The cost to the government? $100.00 per child. Knowledge symmetry is an ideal worth championing, especially in a fledgling democracy. Perhaps your 501(c)(3) should set up a matching fund foundation to accept donations from Smoosiers and we can approach the government to match the donation to invest in their greatest natural resource, their children.

Once the devices are in their kids hands, the connectivity to the entire world can follow. All contagious healthy ideas that have had real impact on the betterment of a culture began with a contagious idea, (eg. every major religion began this way not to mention the US and all not-for-profit organizations in recorded history) began with a single collective thought, followed by a collaborative effort that spread virally through the grassroots. This sustains organic growth.

An Intranet within a village may be easier to accomplish than a connection to the outside world. I know nothing about the Congo's network infrastructure, but connectivity providers (historically) have either been a for-profit enterprise (at&t, Verizon, Sprint), or government owned and operated. In China they have 2 ISPs Both Government Owned! They do deep packet sniffing and block content (such as the word Democracy). Compare that to over 1 million ISPs in the US.

The Internet supports a person-to-person (or grassroots) dialog via email or Web sites world wide, an extended word-of-mouth conduit NOT restricted by time or space. You are able to put an idea out there and collaborate on a project during those few minutes a day that are convenient for you. I don't know the answer to this question, but do you think local expertise would be more important for a village to share initially?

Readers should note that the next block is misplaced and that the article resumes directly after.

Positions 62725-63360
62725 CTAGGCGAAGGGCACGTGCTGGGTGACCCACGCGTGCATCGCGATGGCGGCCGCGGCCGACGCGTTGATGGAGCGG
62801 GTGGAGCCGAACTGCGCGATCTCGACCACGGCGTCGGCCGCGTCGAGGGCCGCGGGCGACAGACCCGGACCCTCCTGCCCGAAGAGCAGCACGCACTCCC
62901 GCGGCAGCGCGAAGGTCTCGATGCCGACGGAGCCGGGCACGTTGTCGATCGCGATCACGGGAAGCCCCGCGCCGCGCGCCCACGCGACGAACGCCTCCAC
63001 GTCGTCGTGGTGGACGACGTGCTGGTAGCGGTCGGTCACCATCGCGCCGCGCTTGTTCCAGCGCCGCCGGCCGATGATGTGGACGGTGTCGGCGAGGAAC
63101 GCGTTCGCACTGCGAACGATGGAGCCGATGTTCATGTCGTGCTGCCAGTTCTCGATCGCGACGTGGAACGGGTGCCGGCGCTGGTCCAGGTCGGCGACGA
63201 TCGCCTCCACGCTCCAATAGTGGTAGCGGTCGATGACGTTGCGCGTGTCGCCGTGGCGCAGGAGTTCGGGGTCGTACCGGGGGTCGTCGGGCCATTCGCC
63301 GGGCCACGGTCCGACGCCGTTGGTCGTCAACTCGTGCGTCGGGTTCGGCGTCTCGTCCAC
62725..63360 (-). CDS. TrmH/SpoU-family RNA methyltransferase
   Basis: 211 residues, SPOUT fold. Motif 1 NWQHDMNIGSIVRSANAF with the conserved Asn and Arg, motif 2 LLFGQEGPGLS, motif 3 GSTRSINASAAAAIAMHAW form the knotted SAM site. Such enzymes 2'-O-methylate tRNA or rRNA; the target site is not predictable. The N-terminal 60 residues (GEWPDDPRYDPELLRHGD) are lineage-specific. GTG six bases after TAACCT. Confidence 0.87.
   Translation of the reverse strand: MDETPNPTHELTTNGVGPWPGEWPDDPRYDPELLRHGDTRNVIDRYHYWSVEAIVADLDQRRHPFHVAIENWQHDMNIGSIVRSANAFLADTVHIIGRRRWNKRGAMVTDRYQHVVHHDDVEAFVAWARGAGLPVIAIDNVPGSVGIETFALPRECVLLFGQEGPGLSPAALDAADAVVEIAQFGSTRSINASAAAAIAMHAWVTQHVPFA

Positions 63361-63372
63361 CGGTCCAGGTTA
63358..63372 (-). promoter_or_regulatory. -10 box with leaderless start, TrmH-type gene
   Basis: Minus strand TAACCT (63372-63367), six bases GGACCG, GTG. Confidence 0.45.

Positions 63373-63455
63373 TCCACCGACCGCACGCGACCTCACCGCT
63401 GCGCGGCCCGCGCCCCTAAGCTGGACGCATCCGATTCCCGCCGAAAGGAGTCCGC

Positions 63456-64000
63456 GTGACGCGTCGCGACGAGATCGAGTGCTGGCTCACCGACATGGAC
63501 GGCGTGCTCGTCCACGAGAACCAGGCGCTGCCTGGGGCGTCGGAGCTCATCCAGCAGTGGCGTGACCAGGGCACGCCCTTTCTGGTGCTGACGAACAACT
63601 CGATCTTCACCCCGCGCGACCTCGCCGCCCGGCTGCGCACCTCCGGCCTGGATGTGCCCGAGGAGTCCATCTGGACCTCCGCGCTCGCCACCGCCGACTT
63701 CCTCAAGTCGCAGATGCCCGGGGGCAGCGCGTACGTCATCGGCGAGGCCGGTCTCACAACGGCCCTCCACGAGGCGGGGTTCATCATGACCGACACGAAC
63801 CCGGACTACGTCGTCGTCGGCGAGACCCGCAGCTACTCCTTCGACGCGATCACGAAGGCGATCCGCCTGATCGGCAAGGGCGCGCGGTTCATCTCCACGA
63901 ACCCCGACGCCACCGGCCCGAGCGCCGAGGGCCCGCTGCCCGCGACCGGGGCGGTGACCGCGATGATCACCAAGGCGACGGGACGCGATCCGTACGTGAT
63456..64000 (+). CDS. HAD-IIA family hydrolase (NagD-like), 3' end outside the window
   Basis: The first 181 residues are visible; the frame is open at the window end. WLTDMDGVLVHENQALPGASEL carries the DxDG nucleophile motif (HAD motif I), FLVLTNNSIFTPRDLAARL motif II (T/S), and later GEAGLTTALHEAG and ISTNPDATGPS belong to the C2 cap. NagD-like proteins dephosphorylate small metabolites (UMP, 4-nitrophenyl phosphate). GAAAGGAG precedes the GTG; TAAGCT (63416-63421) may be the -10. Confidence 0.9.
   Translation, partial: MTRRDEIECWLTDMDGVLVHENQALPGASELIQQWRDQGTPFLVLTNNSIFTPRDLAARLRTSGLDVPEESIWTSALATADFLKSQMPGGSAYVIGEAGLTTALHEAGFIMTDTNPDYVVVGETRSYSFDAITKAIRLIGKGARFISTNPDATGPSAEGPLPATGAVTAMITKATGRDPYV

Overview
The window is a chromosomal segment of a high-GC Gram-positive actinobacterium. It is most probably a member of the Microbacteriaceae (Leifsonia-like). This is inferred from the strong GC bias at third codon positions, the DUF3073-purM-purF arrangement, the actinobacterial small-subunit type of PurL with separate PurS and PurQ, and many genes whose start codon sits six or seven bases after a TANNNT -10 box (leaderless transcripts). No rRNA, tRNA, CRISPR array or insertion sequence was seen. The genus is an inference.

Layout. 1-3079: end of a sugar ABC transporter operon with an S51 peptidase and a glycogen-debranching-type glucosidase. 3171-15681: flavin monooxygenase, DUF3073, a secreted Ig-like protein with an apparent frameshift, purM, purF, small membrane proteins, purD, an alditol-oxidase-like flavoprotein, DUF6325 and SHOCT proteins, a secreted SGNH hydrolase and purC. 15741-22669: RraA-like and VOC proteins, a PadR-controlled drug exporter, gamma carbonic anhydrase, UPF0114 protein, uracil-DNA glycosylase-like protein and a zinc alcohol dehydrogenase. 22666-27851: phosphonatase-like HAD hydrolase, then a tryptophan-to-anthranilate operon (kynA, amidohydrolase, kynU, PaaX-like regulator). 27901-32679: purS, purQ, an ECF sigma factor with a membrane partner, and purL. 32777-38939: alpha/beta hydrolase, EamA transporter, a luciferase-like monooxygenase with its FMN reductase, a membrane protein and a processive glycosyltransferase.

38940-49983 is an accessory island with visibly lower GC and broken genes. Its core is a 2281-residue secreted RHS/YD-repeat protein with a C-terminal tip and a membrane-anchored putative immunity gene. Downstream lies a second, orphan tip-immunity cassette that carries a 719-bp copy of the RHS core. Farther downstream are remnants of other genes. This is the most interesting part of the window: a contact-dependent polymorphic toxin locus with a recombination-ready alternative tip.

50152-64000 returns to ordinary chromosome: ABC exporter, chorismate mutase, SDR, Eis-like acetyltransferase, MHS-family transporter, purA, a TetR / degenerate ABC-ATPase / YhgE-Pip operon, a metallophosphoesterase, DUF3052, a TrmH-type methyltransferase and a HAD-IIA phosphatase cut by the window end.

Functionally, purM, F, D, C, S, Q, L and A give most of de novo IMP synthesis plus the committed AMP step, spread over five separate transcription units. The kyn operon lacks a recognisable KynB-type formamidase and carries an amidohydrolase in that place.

Do you know of a specific village that we could use as a starting point? A village that has a few dozen up to a 2,000 people who are geographically spread out, most who have little access to power or communication infrastructure? Don't you think they could benefit from sharing expertise within their community first? Like the best way to build a well with local materials, or basic health care best practices? Please forgive any lack of cohesiveness to these thoughts but I am just brainstorming here and would be thrilled to get everyone's input.

Reply by Jeff Jones 16 hours ago

A couple of semi-random thoughts to consider:

Congo and Sudan (along with a number of other countries that I can't remember) are currently in a state of extreme strife. While these people need help in the worst way, wouldn't an effort like this be more effective in a less troubled area?

I am also troubled by the thought that if people are worrying about where they will get the next meal for their kids why will they "waste" their time on the village toy. We need to have a value proposition to them that can relate to their immediate needs.

Finally, is there a satellite based technology that could be deployed? That wouldn't be restricted by government blocking and would be available without any extensive infrastructure needs. If there isn't one, can we create one?

Reply by Amy Stark 14 hours ago
wow... those are some good random thoughts. Let me cogitate a bit on these before I post. Thanks for the input Jeff.

Reply by Woody M Collins 12 hours ago
The "village toy" should be apart of a bigger and broader support to eliminate poverty via development, education, and health. You are right a computer of starving child does not make sense.

In our village of Bulape, we are supporting education initiatives in the schools like scholarships, books, desks, and renovation. Next we are developing a center learning center (cultural center) with books, games, meeting rooms, movies, and a computer lab. We plan to build a cellular hotspot for telephone calls and access to the internet.